Each Friday I compile a list that highlights five things you probably missed in the news that week and why you should care about them.
Here’s your list for the week of Feb. 25:
1. University settles after ADA celiac complaint
A few years back, Oberlin was sued by students who said they were required to purchase meal plans but couldn’t partake in the college dining program because the university failed to provide them with adequate gluten-free items. The Justice Department ruled that the university had violated the students’ rights under the Americans with Disabilities Act (ADA).
When the ruling came out, many in the industry were worried about what it would mean for them, and just how far would this expand. It took several years, but there’s now another college going through the same thing. Rider University has settled with the U.S. Attorney’s Office over a similar incident: The university “failed to provide reasonable modifications to its policies, practices, and procedures for students with food allergy-related disabilities and failed to adequately train its staff on appropriate policies for accommodating individuals with food allergies,” the complaint said.
Rider, in the settlement, has agreed to make changes to its dining program, including the opening of an allergy-free prep station. Dining services must also provide “reasonable accommodations” for students with food allergies, including exempting those “qualified” students from mandatory purchases of the meal plan. The university must also hire a full-time dietitian, provide preordering of meals to students who need allergy-friendly options and post information on food allergies online and around campus.
The agreement is in place for three years, during which time the attorney general’s office can stop by campus at any time to ensure compliance with the agreement.
Read more: Rider University settles with feds over celiac disease complaint, will change dining
2. Proposed Ark. bill would cut school meal funding for poor reading scores
Rep. Alan Clark has proposed a state law in Arkansas that would cut school meal funding for districts that don’t see improvement in their reading scores. Many are understandably not happy about the idea, saying they don’t see how cutting school meal funding would improve reading scores, especially for those who are low-income. Seeing how funding for the National School Meal Program comes from the USDA, a federal program, through the state department of education, I’m not entirely sure it would even be possible for the proposed bill to work. In any case, the thought of punishing students by taking away funding for meals—which for many students are the only ones they eat in a day—seems ludicrous.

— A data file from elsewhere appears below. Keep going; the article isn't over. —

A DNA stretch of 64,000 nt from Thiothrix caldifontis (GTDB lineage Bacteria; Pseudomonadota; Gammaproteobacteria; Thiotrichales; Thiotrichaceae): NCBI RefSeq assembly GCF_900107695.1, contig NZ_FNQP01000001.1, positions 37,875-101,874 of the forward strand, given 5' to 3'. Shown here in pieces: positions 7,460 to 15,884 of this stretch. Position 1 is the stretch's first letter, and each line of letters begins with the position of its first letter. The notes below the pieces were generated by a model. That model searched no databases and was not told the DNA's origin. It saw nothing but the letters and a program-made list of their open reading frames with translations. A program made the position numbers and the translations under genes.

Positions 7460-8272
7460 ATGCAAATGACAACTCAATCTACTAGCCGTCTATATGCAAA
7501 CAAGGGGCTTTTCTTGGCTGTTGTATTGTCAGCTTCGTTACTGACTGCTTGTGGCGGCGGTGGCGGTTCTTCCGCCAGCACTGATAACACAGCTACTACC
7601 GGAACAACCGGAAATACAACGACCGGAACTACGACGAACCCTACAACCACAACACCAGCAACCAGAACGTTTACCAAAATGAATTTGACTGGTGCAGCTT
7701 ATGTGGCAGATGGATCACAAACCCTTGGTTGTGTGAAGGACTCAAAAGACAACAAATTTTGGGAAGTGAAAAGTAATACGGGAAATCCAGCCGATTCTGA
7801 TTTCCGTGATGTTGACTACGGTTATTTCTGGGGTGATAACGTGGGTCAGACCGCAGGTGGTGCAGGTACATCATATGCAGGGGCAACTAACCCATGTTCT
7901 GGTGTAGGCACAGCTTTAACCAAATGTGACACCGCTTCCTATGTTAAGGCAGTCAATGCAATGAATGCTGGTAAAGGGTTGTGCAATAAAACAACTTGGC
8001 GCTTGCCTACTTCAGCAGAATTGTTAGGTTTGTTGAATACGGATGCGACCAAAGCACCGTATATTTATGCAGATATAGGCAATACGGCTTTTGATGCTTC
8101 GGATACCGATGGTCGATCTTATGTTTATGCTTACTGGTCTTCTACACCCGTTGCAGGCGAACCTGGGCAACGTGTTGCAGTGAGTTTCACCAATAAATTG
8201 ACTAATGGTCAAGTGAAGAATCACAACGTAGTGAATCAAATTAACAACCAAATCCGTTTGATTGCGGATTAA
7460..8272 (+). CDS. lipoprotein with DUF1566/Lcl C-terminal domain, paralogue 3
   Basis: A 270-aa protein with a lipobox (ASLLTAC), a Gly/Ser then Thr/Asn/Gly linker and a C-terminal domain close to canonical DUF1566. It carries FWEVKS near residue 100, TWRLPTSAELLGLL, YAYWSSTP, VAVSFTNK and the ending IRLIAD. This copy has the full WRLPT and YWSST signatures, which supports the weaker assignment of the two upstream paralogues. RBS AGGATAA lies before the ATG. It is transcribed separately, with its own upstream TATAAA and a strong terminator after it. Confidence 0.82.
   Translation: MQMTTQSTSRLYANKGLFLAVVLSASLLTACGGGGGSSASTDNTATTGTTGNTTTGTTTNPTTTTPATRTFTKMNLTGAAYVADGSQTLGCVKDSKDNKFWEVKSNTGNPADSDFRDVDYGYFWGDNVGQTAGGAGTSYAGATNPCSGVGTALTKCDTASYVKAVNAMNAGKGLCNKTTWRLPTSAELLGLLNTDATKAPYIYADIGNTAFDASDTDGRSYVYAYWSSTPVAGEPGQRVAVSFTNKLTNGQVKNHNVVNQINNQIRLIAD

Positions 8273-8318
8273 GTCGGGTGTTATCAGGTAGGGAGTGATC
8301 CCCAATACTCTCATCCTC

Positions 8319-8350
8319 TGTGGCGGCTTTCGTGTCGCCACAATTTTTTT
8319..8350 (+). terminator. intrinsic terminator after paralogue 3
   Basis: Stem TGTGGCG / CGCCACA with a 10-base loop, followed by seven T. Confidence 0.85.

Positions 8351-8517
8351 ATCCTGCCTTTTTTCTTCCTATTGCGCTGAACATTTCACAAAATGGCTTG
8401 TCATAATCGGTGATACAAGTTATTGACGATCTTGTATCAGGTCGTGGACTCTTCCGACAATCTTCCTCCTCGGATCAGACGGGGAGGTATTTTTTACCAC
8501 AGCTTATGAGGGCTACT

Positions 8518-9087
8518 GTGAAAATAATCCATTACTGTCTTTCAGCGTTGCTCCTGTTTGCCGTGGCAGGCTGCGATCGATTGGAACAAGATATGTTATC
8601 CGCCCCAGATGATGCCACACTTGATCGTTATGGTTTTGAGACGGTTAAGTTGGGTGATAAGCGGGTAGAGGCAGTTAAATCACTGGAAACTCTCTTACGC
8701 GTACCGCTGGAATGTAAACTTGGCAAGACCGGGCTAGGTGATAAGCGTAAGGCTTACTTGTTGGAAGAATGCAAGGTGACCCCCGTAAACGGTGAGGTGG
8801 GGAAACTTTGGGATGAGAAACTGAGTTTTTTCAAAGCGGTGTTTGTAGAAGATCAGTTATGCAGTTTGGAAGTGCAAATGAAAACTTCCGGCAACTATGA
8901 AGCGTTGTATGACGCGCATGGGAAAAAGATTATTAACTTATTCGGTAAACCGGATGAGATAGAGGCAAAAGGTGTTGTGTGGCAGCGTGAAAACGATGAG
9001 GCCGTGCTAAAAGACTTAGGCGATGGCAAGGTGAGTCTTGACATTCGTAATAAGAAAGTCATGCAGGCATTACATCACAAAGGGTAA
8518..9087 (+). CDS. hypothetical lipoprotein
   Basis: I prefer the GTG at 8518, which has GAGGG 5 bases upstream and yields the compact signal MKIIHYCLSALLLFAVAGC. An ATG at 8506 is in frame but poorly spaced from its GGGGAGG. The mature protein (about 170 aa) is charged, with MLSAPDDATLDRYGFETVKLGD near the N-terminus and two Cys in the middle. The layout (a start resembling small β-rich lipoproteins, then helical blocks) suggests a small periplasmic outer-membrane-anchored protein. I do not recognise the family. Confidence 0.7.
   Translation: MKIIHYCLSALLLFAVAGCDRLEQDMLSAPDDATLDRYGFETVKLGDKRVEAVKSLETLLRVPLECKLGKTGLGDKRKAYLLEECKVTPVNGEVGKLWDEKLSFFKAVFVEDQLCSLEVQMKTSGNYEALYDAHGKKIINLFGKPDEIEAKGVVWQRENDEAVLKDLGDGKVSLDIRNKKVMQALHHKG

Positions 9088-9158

3. U of Penn cancels Black History Month dinner; students complain
Following several incidents of Black History Month dinners gone wrong (link: https://www.food-management.com/news-trends/5-things-sodexo-files-suit-against-georgia-tech-contract-switch), Penn Dining and management company Bon Appetit have canceled this year’s Black History Month events. Penn Dining said that instead of allowing dining halls to cook Southern food, they would hold a dinner that would highlight famous black chefs. Students, and some dining services employees, were not happy with the move and gathered in support of Hillel’s Falk Dining Commons, which was told it could not serve any special meals for Black History Month.
Read more: Penn Dining cancels traditional Black History Month celebration in fear of backlash
4. District narrows choices to cut cost
Tacoma Public Schools has reduced the amount of lunch options it offers in an effort to cut costs. The new menu, which debuted Feb. 1, focuses on the “most popular and lower-average-cost entrées,” the district said. The move cuts items like pre-packaged salads, hot dogs and burritos from the menu. The district as a whole is facing a budget deficit and is expected to make nearly $30 million in cuts in the 2019-20 school year. The child nutrition department, for its part, also has a growing unpaid meal debt, which was at $77,000 in November.
Read more: Pre-packaged salads, other lunch options cut for Tacoma students as budget deficits loom
5. Mandatory meal plan sees big gains for dining services
Dining services at the University of Wisconsin-Madison received an additional $500,000 last fall as a result of a new mandatory meal plan for incoming students. The new plan required first-year students living in residence halls to make at least a $1,400 deposit onto their dining cards. Dining services says the move, which was met with resistance from students, has helped to revive the dining program and that the additional funds will be reinvested into the program, particularly in the form of labor as it is short staffed.